Oil Updates — Saudi Arabia may slash October crude prices; Musk says world still needs oil and gas

Follow-ups -eshrag News:

RIYADH: Oil rose almost 1 percent on Monday on receding fears of an imminent output cut by the Organization of the Petroleum Exporting Countries and allies, a group known as OPEC+ and conflict in Libya helped to offset a strong US dollar and a dire outlook for US growth. 

Saudi Arabia last week raised the possibility of production cuts, which sources said could coincide with a boost in supply from Iran should it clinch a nuclear deal with the West.

Brent crude rose 55 cents, or 0.5 percent, to $101.54 a barrel by 1025 GMT, extending last week’s 4.4 percent gain. US West Texas Intermediate crude was up 62 cents, or 0.7 percent, at $93.68 after rising by 2.5 percent last week.

Saudi Arabia may slash October crude prices 

Top oil exporter Saudi Arabia could slash October prices for most crude grades it sells to Asia after a plunge in spot premiums as tepid fuel demand and increasing arbitrage cargoes put pressure on oil prices in the region.
State oil giant Saudi Aramco could cut the official selling price for its flagship Arab Light crude by about $4.50 a barrel in October, according to five refining sources surveyed by Reuters on Aug. 29.

Musk talks about oil and gas

The world must continue to extract oil and gas in order to sustain civilization, while also developing sustainable sources of energy, Tesla founder Elon Musk told reporters at a conference in Norway on Monday.

“Realistically, I think we need to use oil and gas in the short term, because otherwise civilization will crumble,” Musk said on the sidelines of an energy conference in the southern city of Stavanger.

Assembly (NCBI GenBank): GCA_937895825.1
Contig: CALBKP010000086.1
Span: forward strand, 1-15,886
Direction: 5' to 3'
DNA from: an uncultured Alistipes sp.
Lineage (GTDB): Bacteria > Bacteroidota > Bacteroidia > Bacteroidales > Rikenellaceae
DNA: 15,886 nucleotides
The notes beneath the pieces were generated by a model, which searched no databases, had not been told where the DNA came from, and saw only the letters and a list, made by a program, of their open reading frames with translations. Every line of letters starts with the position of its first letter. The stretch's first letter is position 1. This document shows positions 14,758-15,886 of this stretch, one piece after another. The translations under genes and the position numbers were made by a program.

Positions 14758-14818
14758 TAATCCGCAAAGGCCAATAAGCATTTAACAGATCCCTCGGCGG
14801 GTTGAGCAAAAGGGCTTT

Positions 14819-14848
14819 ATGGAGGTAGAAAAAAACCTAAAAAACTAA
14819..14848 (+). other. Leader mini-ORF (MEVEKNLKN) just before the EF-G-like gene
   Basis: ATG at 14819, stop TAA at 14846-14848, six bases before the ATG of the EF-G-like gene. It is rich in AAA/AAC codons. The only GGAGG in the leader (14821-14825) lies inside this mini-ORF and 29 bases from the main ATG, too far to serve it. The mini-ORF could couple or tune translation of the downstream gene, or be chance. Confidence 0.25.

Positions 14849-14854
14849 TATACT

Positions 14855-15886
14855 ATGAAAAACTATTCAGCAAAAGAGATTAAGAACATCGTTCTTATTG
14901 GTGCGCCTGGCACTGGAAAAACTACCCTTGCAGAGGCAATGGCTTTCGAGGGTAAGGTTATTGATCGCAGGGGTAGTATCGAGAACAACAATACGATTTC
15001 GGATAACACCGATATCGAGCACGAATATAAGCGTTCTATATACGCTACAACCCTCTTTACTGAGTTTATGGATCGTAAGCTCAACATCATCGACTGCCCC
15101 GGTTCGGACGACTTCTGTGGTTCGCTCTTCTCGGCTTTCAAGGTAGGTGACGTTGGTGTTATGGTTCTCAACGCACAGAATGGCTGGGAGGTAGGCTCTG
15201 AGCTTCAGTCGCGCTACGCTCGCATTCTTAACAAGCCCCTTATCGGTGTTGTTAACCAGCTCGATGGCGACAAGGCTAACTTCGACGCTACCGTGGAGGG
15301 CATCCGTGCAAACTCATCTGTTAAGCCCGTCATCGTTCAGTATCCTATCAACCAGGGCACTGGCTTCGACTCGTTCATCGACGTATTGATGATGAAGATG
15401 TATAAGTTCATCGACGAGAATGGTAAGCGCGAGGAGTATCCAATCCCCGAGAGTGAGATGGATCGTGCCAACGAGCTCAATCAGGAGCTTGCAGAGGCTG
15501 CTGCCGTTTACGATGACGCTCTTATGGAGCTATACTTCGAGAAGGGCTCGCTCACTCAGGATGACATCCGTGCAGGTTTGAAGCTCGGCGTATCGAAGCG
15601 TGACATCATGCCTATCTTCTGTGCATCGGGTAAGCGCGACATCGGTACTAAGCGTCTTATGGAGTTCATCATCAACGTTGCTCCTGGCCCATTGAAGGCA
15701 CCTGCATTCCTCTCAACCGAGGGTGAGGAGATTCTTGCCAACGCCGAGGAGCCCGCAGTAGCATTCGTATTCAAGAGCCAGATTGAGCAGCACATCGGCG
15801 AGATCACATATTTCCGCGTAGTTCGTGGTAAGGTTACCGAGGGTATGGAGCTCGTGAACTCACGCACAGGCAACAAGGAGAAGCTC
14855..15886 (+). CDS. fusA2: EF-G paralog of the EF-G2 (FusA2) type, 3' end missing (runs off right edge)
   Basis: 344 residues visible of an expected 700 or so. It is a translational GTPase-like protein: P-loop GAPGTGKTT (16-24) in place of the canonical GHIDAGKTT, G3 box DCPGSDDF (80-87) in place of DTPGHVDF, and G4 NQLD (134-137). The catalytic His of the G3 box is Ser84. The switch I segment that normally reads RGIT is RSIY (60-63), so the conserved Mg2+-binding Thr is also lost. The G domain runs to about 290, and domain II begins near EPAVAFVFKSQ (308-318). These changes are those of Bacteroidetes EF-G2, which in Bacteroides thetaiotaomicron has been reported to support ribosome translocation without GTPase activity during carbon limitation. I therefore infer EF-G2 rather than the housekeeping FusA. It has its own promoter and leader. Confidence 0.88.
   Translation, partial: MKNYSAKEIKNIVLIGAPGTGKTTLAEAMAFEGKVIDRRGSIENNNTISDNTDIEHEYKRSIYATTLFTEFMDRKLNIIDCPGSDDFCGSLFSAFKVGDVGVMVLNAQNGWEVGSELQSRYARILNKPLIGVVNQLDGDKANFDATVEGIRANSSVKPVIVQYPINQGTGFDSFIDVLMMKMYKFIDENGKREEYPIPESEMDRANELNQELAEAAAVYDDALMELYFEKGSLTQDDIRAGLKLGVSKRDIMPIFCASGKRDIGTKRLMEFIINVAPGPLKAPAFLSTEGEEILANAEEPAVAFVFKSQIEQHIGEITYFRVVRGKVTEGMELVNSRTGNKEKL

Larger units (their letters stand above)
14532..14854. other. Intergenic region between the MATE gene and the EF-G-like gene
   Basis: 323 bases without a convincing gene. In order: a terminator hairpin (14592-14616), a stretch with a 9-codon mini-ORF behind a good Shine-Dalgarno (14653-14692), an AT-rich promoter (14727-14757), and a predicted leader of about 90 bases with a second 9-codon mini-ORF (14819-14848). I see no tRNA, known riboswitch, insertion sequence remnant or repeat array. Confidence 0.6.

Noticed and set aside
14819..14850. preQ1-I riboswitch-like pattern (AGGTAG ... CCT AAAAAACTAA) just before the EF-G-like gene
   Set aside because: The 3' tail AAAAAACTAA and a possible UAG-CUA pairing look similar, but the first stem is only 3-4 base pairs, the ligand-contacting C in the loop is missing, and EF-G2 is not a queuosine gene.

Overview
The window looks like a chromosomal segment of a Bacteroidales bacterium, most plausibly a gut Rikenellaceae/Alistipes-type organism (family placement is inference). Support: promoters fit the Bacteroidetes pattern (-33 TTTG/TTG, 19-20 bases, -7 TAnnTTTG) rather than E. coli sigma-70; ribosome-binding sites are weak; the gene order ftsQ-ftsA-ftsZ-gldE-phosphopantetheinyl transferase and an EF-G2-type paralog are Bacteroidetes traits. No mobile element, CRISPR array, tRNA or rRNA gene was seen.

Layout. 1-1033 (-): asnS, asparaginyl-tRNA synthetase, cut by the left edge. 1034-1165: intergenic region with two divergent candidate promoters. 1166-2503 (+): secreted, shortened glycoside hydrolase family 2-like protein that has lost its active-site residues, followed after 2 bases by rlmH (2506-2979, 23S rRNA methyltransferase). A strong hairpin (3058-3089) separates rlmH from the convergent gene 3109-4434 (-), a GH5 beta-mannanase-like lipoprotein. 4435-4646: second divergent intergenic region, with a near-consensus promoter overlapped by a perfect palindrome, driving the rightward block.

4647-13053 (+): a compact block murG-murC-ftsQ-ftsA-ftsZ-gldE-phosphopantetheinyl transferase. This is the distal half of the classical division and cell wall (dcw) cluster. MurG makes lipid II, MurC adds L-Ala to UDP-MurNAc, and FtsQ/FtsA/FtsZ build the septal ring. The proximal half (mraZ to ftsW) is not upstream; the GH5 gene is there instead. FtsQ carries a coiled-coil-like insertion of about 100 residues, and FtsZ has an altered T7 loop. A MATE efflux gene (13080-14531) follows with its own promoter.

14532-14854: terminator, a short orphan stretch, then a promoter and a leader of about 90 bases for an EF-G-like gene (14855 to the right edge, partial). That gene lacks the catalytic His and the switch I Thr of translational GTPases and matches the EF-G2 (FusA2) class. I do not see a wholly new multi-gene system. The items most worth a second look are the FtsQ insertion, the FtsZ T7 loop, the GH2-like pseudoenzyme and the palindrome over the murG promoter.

Asked if Norway should continue to drill for oil and gas, Musk said: “I think some additional exploration is warranted at this time.”

“One of the biggest challenges the world has ever faced is the transition to sustainable energy and to a sustainable economy,” he said. “That will take some decades to complete.”

He said offshore wind power generation in the North Sea, combined with stationary battery packs, could become a key source of energy. “It could provide a strong, sustainable energy source in winter,” he said.

Sinopec says Russian oil imports a small share of total

The president of China Petroleum and Chemical Corp. said imports of Russian oil made up a small portion of the firm’s total imports in the first half of the year.

Sinopec, the world’s largest refiner by capacity, reported interim net income that surged 10.4 percent to a record 43.53 billion yuan ($6.30 billion) as strong oil and gas prices outweighed weakened domestic fuel sales.

Norway’s Equinor mulls sale of stake in Statfjord field

Norway’s Equinor is considering selling a 28 percent stake in the Statfjord field, which straddles the Norwegian and British continental shelves, alongside minority stakes in several satellite fields, a presentation seen by Reuters showed.

The company has hired US investment bank Houlihan Lokey to advise on the sale, which could fetch up to $500 million, a source familiar with the sale told Reuters.

Equinor also plans to sell minority stakes in the connected fields Statfjord North, Statfjord East and Sygna, the presentation showed.

Statfjord has been producing oil and gas for more than 40 years and by the end of 2021 still had 107 million barrels of oil equivalent left, about half of which are gas reserves.


(With input from Reuters) 

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